(Q) Find the maximum speed at which a truck can safely travel without toppling over, on a curve of radius 250m. The height of the centre of gravity of the truck above the ground is 1.5m and the distance between the wheels is 1.5m, the truck being horizontal.

I actually can't figure out which force acts as the centripetal force in the question. Also since it is a truck so it can't lean, so I can't apply the method we generally use in leaning of cycle. Also no friction is described here between the road and wheels.

My progress till now

  • $\begingroup$ I apologize if my question looks of topic but I have already tried to solve this question several times before asking it here. And also I have just asked an approach for such questions. BTW this isn't a home work, I was just practicing some physics for my upcoming exam. $\endgroup$ Sep 21 '13 at 0:31
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    $\begingroup$ Hi Abhishek Verma. Welcome to Phys.SE. If you haven't already done so, please take a minute to read the definition of when to use the homework tag, and the Phys.SE policy for homework-like problems. $\endgroup$
    – Qmechanic
    Sep 21 '13 at 10:31
  • $\begingroup$ I apologize again, @Qmechanic, for any violation of rules. But my examinations are knocking my doors and I don't have much time for reading about the homework tag. I hope you will understand. I promise I will read about homework tag after the examinations. $\endgroup$ Sep 21 '13 at 10:41
  • $\begingroup$ I don't understand what's wrong with my question, it's just the fact that I don't get much of physics and my examinations are near and that shouldn't be the reason for such a disregard. I respect Lubos for suggesting me an answer. But the answer didn't explain my confusions. Neither I am 'cheating' nor this is an 'homework' question by any means! I had expectations with this site. $\endgroup$ Sep 21 '13 at 11:59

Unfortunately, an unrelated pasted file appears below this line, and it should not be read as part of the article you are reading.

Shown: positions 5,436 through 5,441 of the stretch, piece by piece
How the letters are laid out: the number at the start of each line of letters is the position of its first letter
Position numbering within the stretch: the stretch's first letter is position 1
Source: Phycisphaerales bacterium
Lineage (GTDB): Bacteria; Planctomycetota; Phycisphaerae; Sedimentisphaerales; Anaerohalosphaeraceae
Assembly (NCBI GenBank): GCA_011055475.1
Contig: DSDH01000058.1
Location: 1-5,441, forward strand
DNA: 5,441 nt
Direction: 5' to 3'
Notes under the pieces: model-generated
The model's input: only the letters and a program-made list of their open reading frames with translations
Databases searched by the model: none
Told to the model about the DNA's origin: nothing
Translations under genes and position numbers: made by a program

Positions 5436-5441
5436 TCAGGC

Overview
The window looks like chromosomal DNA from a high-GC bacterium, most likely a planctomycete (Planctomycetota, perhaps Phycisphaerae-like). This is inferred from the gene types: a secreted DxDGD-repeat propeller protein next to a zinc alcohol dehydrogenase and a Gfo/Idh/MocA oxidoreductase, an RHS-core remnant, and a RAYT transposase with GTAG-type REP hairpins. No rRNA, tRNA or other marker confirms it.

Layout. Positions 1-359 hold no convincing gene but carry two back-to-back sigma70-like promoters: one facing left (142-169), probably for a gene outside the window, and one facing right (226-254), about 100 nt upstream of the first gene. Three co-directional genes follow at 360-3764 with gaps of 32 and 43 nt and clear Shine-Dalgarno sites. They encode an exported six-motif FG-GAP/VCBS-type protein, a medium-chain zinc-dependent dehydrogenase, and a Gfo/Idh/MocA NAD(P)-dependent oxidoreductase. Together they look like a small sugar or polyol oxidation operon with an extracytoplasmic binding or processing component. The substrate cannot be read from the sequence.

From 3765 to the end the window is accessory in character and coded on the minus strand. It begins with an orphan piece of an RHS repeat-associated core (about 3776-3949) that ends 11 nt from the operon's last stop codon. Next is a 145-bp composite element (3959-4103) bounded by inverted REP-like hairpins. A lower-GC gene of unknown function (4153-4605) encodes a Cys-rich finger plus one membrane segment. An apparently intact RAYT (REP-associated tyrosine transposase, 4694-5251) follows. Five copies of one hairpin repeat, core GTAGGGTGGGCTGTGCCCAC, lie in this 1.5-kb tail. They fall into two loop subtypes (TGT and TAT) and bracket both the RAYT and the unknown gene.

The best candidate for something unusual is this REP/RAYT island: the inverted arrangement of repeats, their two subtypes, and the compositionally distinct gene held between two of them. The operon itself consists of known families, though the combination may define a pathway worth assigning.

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    $\begingroup$ It IS a homework question by the standards of this site. Even though it isn't actual homework it will be tagged homework because: "A "homework question" is any question whose value lies in helping you understand the method by which the question can be solved, rather than getting the answer itself. This includes not just questions from actual homework assignments, but also self-study problems, puzzles, etc." $\endgroup$
    – Michiel
    Sep 21 '13 at 12:32

It's not a good idea to fully solve the homework problems for users because this is not a website for cheating, it's a website helping people to understand physics or make progress with some physics research. But you may find an analogous problem dedicated to the recent train crash in Spain discussed here:


  • $\begingroup$ I am afraid that won't help anyway. I have updated the question, can you please have a look at it. $\endgroup$ Sep 21 '13 at 10:17

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